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TORONTO (Reuters) - General Motors of Canada (GM.N) is set for a battle with its unions as it plans to regain its competitive advantage by cutting back on paid time off, allowing temporary workers, and getting rid of strict work rules, according to a Canadian national newspaper on Friday.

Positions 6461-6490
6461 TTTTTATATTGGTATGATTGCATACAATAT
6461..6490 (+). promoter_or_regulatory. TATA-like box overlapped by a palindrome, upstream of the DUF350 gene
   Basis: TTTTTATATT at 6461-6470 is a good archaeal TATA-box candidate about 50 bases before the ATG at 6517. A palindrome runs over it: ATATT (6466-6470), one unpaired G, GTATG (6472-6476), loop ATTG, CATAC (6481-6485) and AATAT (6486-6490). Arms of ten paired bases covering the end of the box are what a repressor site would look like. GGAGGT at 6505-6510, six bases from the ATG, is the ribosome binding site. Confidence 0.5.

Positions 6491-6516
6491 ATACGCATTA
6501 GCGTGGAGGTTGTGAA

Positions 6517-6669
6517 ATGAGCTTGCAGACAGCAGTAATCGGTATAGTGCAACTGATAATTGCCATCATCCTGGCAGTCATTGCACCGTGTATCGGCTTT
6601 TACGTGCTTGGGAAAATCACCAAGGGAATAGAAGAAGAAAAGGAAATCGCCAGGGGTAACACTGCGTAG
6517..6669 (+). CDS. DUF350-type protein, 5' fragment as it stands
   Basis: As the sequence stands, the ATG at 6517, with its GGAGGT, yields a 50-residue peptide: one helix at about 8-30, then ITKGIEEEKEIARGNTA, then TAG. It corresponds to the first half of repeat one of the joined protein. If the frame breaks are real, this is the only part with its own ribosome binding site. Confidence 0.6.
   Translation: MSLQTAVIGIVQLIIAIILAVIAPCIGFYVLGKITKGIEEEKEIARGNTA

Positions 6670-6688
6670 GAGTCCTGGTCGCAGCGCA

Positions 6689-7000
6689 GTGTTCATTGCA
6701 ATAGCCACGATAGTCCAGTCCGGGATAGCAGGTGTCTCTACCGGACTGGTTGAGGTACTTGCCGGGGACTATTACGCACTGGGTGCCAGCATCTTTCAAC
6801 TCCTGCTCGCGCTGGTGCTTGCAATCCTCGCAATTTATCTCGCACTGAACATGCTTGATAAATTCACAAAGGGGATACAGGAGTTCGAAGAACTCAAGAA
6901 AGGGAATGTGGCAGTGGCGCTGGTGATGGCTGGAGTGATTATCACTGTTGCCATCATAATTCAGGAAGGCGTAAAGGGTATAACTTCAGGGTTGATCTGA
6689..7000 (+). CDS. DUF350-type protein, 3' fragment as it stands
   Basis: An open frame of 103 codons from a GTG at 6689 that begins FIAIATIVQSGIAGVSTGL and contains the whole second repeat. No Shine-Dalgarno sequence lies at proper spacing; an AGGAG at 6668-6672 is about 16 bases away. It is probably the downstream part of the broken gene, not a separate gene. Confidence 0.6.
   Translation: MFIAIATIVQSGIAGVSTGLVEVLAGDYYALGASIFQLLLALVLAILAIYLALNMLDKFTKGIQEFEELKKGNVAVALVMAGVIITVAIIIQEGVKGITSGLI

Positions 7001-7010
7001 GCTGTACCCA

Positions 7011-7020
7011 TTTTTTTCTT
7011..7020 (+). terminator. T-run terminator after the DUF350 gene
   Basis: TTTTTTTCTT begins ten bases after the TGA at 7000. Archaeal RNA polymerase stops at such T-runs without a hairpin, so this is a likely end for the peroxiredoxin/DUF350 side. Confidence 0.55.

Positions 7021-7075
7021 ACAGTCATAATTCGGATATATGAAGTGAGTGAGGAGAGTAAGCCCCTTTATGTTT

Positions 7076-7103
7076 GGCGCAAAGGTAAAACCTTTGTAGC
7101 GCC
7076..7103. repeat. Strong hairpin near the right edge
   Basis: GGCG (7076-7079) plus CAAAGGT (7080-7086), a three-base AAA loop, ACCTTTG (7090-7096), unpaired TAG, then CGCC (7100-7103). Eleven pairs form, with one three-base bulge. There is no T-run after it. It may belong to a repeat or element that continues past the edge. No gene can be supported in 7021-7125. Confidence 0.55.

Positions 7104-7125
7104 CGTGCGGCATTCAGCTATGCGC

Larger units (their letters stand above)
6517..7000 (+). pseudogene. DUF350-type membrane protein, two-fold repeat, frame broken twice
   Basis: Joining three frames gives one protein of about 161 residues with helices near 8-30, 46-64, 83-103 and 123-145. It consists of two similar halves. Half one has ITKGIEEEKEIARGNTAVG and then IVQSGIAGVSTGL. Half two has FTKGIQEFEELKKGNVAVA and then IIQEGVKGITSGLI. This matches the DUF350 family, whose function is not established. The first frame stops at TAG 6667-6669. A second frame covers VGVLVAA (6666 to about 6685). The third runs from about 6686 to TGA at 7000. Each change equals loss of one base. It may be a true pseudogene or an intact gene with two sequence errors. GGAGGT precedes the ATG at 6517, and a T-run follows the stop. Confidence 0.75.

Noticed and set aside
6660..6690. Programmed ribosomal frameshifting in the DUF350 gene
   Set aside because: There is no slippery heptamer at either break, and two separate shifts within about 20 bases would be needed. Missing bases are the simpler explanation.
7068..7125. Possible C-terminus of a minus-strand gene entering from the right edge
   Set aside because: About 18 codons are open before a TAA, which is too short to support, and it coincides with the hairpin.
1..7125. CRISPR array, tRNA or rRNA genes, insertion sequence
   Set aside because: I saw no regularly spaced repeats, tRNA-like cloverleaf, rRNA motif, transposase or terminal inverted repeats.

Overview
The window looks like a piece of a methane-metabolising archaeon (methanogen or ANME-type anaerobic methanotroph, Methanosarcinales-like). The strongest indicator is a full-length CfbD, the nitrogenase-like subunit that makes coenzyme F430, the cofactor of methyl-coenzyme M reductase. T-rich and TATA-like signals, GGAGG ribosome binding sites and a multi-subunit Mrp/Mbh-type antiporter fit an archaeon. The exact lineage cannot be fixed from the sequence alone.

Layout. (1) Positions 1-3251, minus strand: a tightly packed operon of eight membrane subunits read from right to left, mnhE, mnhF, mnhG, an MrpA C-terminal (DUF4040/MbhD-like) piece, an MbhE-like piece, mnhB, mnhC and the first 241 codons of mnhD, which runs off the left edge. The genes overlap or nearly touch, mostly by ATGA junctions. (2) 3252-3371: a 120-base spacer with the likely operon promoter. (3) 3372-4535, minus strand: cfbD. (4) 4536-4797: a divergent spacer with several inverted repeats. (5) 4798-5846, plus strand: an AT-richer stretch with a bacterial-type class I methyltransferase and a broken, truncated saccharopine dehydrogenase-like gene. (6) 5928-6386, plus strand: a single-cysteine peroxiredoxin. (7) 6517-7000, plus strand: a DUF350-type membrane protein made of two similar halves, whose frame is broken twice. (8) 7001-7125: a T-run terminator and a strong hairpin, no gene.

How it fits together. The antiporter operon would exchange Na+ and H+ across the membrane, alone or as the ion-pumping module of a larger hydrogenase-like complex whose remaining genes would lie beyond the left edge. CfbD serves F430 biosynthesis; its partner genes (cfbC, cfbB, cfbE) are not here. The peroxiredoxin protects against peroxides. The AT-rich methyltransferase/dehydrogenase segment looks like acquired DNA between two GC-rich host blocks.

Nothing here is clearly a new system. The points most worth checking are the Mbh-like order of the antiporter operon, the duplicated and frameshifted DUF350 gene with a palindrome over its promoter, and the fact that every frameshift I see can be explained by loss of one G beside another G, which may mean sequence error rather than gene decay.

A background paper released by the automaker details plans to eliminate a $30-an-hour labor cost advantage versus U.S. plants operated by Japanese-based competitors, the Globe and Mail said.
The moves will most certainly be challenged by the Canadian Auto Workers union, which has repeatedly said that it will not allow a two-tiered wage system like the one the United Auto Workers in the United States agreed to last year.
Contract negotiations between the Big Three auto-makers and the CAW begin this summer.
Reporting by John McCrank; Editing by Scott Anderson